On Tuesday, EU chief Brexit negotiator Michel Barnier told the Guardian that “Access to our markets will be proportional to the commitments taken to the common rules,” adding, “The agreement we are ready to discuss is zero tariffs, zero quotas, zero dumping.” Barnier also mentioned that it would not be possible to negotiate the entire future relationship in the 11 month transition period, unless the one-off extension provided for in the Withdrawal Agreements was agreed, but that a basic free trade agreement could be reached in this time. Asked about whether the transition period extension was inevitable, Barnier disagreed but said the UK would have to pay a “proportional” contribution to the EU budget to remain in the Single Market beyond the end of the transition.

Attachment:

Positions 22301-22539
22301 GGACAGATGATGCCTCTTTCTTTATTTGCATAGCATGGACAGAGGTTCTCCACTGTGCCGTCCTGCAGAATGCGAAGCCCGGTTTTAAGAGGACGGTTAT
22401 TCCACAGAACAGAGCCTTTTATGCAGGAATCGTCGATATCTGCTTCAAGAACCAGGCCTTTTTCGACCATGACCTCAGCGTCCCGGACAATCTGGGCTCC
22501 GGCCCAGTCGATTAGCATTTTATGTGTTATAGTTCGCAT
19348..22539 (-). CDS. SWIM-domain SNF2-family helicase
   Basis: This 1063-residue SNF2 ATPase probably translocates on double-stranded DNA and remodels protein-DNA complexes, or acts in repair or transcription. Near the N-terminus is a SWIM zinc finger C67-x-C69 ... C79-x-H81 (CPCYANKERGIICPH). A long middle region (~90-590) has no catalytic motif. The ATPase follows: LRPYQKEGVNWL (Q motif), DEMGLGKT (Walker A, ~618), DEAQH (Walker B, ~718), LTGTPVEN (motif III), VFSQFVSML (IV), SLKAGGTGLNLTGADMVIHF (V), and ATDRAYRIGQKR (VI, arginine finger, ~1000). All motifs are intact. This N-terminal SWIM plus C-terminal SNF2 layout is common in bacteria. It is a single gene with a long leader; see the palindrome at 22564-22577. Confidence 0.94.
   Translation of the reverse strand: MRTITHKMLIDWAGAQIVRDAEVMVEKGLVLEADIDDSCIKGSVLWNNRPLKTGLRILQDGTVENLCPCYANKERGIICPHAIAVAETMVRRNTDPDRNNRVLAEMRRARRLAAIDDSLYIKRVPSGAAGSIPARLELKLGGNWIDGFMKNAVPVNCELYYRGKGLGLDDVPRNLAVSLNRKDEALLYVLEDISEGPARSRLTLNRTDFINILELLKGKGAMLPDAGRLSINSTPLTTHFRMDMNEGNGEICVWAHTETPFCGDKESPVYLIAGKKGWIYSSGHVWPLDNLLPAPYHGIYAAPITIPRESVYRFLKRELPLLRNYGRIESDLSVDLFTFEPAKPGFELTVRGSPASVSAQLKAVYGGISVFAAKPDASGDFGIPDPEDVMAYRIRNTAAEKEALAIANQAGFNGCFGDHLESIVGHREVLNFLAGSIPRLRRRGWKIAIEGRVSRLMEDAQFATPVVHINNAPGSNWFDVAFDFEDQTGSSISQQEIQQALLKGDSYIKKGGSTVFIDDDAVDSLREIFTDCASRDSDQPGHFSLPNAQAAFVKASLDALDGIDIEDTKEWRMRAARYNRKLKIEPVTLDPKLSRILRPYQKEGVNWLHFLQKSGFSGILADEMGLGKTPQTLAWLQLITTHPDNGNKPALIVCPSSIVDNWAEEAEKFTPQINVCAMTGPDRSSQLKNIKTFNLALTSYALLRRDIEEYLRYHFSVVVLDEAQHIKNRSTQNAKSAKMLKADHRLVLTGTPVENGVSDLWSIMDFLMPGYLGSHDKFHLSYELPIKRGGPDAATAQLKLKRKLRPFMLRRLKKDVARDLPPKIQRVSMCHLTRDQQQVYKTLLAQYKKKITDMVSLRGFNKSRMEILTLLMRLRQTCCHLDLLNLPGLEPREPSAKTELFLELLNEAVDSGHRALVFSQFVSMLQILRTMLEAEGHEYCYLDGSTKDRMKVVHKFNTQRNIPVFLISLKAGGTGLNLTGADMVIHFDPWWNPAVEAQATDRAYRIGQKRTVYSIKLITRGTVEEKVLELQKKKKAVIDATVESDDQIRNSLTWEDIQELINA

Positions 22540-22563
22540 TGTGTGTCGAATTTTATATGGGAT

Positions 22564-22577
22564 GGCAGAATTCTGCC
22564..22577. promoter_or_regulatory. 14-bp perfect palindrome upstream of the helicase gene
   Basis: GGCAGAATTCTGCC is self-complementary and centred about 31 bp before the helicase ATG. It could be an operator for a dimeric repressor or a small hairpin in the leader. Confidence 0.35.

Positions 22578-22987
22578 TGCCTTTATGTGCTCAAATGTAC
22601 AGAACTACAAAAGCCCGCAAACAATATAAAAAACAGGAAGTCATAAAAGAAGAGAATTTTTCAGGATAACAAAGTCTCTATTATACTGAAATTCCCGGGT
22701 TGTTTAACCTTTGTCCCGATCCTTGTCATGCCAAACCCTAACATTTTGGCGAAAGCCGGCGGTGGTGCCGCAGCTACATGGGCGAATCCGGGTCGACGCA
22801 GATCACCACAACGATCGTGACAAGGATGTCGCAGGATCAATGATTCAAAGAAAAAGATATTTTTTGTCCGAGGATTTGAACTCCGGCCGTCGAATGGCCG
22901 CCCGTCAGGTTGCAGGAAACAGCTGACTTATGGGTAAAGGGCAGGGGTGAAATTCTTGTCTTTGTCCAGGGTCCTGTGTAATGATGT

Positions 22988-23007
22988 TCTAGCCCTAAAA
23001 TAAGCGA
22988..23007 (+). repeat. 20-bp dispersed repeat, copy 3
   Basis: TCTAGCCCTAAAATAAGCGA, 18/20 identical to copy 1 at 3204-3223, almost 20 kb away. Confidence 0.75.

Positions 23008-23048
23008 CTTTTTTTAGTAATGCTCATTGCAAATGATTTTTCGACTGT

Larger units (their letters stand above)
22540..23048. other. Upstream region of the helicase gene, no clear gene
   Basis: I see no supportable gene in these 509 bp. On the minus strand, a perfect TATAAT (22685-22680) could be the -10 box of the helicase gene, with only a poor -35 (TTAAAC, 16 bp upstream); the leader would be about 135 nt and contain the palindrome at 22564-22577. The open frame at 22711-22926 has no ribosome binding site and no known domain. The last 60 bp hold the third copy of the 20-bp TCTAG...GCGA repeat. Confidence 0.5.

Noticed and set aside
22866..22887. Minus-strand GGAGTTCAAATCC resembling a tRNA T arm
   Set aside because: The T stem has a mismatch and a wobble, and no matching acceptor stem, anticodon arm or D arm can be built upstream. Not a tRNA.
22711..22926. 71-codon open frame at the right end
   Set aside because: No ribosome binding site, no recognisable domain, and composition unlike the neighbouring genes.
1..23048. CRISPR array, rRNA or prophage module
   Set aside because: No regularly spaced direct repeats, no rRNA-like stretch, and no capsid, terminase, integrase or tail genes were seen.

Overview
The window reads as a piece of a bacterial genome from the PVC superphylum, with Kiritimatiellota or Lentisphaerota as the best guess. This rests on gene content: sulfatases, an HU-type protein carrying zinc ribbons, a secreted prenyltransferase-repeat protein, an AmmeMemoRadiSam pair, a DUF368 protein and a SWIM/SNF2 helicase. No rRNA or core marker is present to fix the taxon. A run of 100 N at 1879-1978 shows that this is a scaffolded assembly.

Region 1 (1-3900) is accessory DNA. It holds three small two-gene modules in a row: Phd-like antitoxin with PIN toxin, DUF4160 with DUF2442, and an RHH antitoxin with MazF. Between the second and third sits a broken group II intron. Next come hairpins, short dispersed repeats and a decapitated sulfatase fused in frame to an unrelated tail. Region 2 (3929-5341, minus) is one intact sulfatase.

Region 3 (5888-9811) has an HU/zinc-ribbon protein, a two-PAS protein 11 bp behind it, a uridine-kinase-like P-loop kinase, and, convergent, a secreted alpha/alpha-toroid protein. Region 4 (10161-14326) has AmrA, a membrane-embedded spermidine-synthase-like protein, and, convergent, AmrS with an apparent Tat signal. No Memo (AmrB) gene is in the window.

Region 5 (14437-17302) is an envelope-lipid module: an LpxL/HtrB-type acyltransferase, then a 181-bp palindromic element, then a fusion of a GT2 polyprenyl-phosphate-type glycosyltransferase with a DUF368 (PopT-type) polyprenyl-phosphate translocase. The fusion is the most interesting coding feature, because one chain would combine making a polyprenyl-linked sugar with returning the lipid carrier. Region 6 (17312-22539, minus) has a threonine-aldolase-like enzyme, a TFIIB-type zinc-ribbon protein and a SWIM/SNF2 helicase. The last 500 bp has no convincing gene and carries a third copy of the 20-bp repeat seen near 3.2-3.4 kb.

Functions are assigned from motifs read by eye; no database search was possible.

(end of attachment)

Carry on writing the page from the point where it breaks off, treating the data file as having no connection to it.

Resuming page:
2. Trump casts doubts on UK-US trade deal
US President Donald Trump has commented on the Brexit deal agreed between the UK and the EU. Speaking to Brexit Party leader Nigel Farage on LBC Radio, Trump said, “under certain aspects of the deal… you can’t trade.” He added, “We can’t make a trade deal with the UK because I think we can do many times the numbers that we’re doing right now and certainly much bigger numbers than you are doing under the European Union.” A Number 10 spokesperson has since said the deal “allows us to do trade deals with any country we chose – including the US.”
Commenting on the suggestion that the National Health Service would be impacted under a trade deal with the USA, Trump said, “It’s not for us to have anything to do with your health care system. No, we’re just talking about trade.” The President also told Farage that he and Johnson should “get together,” apparently suggesting that they should cooperate in the General Election.